What does Prospect mean?

Definitions for Prospect
ˈprɒs pɛktProspect

Here are all the possible meanings and translations of the word Prospect.

Princeton's WordNet

  1. prospect, chancenoun

    the possibility of future success

    "his prospects as a writer are excellent"

  2. expectation, outlook, prospectnoun

    belief about (or mental picture of) the future

  3. candidate, prospectnoun

    someone who is considered for something (for an office or prize or honor etc.)

  4. view, aspect, prospect, scene, vista, panoramanoun

    the visual percept of a region

    "the most desirable feature of the park are the beautiful views"

  5. prognosis, prospect, medical prognosisverb

    a prediction of the course of a disease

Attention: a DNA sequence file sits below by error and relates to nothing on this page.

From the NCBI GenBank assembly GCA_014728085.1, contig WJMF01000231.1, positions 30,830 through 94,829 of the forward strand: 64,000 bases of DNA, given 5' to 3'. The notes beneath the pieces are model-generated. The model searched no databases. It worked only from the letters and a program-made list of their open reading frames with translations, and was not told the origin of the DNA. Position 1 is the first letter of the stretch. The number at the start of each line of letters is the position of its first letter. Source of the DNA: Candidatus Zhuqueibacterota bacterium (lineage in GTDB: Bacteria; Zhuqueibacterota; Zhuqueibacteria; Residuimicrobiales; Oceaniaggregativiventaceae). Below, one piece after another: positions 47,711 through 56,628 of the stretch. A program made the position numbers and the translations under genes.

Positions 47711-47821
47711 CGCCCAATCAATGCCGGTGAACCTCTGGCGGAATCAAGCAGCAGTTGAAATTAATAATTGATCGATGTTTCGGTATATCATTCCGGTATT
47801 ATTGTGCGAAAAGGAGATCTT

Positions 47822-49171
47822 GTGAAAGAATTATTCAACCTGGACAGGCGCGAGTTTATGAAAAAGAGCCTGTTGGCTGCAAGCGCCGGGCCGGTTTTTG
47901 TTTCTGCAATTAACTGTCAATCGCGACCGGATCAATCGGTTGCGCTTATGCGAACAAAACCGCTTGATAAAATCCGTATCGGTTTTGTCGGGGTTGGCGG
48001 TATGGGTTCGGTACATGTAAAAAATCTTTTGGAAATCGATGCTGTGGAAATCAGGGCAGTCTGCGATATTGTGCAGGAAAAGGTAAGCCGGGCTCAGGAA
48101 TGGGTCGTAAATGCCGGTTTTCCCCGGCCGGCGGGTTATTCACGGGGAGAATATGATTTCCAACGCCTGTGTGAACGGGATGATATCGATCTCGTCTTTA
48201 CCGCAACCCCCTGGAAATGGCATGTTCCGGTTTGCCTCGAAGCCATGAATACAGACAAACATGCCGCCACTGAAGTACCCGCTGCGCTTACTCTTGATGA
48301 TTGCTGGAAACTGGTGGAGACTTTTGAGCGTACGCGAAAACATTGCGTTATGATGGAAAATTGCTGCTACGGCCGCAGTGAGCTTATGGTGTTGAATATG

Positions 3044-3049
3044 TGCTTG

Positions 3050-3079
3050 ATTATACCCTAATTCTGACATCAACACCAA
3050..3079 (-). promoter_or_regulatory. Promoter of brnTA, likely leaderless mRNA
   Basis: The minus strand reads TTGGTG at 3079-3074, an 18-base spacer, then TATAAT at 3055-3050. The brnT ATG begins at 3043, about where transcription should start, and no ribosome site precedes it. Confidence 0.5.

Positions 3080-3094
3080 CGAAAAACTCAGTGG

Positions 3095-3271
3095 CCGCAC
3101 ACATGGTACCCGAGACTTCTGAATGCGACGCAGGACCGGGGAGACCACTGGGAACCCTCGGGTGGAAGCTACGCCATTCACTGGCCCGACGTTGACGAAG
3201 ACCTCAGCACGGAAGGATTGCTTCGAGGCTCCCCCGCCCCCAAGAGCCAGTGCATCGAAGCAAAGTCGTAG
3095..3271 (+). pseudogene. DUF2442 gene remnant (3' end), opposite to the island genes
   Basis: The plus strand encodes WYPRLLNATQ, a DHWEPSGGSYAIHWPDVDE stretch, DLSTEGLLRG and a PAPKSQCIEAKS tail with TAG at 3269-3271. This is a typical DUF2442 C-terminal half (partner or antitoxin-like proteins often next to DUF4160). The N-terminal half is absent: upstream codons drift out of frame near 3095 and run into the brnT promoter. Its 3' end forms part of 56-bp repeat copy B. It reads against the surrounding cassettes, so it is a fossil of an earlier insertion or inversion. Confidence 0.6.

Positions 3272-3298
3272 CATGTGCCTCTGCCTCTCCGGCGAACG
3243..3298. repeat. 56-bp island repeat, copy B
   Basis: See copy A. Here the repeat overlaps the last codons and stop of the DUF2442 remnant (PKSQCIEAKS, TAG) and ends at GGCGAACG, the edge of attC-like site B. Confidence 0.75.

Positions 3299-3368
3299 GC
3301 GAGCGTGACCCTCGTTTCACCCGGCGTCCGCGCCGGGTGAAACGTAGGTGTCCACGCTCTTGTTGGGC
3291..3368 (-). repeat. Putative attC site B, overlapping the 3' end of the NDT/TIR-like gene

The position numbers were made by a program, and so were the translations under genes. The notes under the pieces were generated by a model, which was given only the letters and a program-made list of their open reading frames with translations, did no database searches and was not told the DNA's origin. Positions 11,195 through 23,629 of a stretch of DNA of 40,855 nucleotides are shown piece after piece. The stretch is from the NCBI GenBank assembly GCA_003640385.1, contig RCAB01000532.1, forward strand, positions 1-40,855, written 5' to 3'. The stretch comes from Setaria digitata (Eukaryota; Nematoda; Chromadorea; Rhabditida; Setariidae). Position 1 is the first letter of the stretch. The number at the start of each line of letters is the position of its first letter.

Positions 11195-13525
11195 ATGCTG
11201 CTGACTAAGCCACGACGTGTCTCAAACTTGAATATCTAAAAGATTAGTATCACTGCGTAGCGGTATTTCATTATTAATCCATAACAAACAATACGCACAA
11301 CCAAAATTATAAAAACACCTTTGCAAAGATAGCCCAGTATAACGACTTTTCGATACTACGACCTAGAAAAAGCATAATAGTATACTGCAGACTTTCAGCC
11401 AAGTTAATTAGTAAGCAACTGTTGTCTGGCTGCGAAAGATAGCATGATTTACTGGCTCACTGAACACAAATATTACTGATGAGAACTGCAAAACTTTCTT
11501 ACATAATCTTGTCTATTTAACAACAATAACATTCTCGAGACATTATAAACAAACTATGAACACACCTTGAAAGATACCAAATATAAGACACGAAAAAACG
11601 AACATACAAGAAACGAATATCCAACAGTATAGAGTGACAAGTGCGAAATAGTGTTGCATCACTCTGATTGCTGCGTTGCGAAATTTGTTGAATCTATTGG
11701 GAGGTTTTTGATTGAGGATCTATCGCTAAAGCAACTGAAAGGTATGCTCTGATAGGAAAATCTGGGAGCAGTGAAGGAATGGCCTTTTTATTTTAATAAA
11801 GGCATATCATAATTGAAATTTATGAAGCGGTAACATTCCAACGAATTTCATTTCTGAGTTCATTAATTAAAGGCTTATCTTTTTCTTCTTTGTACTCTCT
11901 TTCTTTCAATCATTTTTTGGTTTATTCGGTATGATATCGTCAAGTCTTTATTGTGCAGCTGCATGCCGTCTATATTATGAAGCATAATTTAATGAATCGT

6. prospectverb

    search for something desirable

    "prospect a job"

  7. prospectverb

    explore for useful or valuable things or substances, such as minerals

Wiktionary

  1. prospectnoun

    The potential things that may come to pass, often favorable.

    Etymology: prospectus, past participle of prospicere, to look forward, from pro, before, forward + specere, spicere, to look, to see

  2. prospectnoun

    A hope; a hopeful.

    Etymology: prospectus, past participle of prospicere, to look forward, from pro, before, forward + specere, spicere, to look, to see

  3. prospectnoun

    Any player whose rights are owned by a top-level professional team, but who has yet to play a game for said team.